Barry Callebaut, the world’s leading manufacturer of high-quality chocolate and cocoa products, is partnering with Tokyo-based Yuraku Confectionery to drive sustainability in Japan. Together, the companies are taking an important step forward and call on all chocolate manufacturers and chocolatiers in Japan to come together to make sustainable chocolate the norm.
In order to secure the future of chocolate, Barry Callebaut has persistently championed for a sustainability movement with all the industry players within the chocolate value chain. In 2016, the Company launched Forever Chocolate – a bold plan to make sustainable chocolate the norm by 2025. By committing to have more than 500,000 cocoa farmers in its supply chain lifted out of poverty, eradicating child labor from its supply chain, becoming forest and carbon positive, and having 100% sustainable ingredients in all of its products, Barry Callebaut is leading the way to ensure that chocolate will be around forever. The Group’s customers can contribute to these targets by participating in the Cocoa Horizons program to differentiate their brands by using the Horizons logo on pack.
In tandem, consumer awareness in Japan on existing sustainability issues has also ascended to unprecedented levels with a strong commitment of the Japanese government to the United Nation’s 2030 Sustainable Development Goals.
Pascale Meulemeester, Managing Director for Barry Callebaut in Japan, said, “The time for action is now. The new Japanese consumers do not just want chocolate that is tasty and good for them, but also good for the planet and its people. This presents a great opportunity for chocolate manufacturers and artisans to unite behind a common ambition to make sustainable chocolate the norm. We are now working with several companies to develop sustainable products for Japan and we’re looking forward to the announcement in the near future.”
Research shows consumers in Japan consider sustainability an important factor
A 2019 consumer insights research by Barry Callebaut shows that 72% of Japanese consumers consider sustainability as an important factor when purchasing food and drinks. In fact, 31% said it is “very important” or “extremely important”. The research also shows that more than 70% of Japanese consumers link sustainable chocolate to a sense of feeling good, better quality, trustworthiness and alignment with their personal values. This alignment can be found through the Japanese expression “mottainai” which means “too good to waste”, and is a belief that is deeply ingrained in their culture that conveys love and respect for nature.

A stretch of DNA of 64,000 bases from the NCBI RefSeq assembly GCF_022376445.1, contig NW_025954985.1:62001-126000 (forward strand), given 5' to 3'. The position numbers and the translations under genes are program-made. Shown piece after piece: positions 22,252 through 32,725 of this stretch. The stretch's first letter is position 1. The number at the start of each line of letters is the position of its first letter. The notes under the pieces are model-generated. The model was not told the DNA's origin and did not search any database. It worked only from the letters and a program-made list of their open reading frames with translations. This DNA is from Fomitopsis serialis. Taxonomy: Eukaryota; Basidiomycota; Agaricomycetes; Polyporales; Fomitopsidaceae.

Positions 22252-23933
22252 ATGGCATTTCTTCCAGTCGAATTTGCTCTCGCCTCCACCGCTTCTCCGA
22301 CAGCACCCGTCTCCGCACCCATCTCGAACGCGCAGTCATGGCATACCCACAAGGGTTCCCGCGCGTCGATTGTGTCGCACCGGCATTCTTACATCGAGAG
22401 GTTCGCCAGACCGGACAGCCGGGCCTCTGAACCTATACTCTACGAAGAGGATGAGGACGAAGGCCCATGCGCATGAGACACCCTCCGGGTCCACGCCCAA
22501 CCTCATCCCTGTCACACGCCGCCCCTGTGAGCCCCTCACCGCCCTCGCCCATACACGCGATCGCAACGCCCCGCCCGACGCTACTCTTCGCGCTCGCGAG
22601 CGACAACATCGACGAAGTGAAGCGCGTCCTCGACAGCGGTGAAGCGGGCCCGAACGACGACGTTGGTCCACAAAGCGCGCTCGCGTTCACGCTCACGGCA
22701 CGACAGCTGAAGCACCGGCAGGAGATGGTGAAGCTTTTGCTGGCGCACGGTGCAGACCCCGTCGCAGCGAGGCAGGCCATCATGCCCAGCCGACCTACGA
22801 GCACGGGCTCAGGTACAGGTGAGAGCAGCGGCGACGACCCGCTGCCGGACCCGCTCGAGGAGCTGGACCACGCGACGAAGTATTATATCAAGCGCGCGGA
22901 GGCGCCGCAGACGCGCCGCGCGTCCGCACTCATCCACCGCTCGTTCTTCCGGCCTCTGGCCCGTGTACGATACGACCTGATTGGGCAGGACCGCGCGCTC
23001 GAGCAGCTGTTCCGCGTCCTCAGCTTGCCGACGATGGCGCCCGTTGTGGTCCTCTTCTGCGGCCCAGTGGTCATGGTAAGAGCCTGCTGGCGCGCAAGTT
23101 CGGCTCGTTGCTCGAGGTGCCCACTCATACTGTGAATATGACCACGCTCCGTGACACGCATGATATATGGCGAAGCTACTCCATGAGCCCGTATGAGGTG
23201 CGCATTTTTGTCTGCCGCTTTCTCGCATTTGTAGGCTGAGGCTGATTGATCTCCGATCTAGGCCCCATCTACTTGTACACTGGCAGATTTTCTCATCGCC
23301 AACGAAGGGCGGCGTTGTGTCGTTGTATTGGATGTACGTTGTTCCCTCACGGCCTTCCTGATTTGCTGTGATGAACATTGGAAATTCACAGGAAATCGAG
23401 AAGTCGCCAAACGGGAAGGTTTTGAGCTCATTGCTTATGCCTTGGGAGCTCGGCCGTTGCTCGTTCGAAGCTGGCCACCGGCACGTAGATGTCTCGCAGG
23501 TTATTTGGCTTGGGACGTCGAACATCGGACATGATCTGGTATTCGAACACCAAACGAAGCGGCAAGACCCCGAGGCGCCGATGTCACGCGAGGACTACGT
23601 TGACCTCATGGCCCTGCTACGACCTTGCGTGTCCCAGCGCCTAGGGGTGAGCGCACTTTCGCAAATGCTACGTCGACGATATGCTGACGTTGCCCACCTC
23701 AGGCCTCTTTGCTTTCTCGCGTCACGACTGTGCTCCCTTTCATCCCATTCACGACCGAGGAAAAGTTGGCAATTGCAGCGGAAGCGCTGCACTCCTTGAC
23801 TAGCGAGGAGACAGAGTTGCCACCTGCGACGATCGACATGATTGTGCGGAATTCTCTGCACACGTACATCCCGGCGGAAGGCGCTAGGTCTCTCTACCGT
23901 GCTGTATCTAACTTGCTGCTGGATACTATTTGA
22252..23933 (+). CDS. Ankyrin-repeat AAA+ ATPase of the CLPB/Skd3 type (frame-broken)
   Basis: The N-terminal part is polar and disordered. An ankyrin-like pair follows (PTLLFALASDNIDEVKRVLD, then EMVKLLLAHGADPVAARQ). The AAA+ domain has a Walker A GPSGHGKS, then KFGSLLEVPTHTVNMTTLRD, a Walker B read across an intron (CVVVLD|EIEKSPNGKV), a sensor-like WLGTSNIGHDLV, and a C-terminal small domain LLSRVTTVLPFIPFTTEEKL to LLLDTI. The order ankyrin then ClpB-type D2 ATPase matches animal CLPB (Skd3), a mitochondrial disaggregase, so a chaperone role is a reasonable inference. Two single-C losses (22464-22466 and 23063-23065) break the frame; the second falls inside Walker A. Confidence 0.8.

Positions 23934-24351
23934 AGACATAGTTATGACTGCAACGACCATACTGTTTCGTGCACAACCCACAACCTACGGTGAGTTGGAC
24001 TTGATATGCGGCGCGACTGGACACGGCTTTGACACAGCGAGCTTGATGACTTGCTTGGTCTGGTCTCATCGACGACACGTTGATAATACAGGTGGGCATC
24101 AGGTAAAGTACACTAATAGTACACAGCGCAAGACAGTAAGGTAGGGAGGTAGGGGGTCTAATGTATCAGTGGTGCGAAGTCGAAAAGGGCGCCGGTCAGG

One of Japan’s trailblazers for sustainability is Yuraku Confectionery, who just announced (17 March 2020) their transition to 100% sustainable chocolate in all their highly popular Black Thunder chocolate bars by 2025.
Yuraku Confectionery is just one of many more Japanese manufacturers who are taking strides to mend the gap between mature consumer markets and origin countries. One of the ways they are embarking on this journey is in visiting Ghana, the world’s second largest cocoa producer, to experience and study the prevalent structural issues of cocoa farming in person.
The successful partnership between Yuraku Confectionery and Barry Callebaut shows how to make a difference on a large scale, and they are calling on other companies in the industry to join this movement.
Tatsunobu Kawai, President of Yuraku Confectionery said, “Sustainability positions us well, not just today, but for the future. We understand that it is what consumers are asking for and we are happy to partner with Barry Callebaut and its Cocoa Horizons program to lead the way until it becomes the norm in the market.”
Barry Callebaut’s artisan customers such as Chocolate Design have long paved the way using 100% sustainable chocolate through the company’s Gourmet product offerings under the well-known European brands Callebaut® and Cacao Barry® and, coming soon, Van Houten Professional. The Belgian Callebaut® brand, which pioneered 100% sustainable chocolate since 2012, will now take its next step and ensure farmer group traceability in all its chocolate products.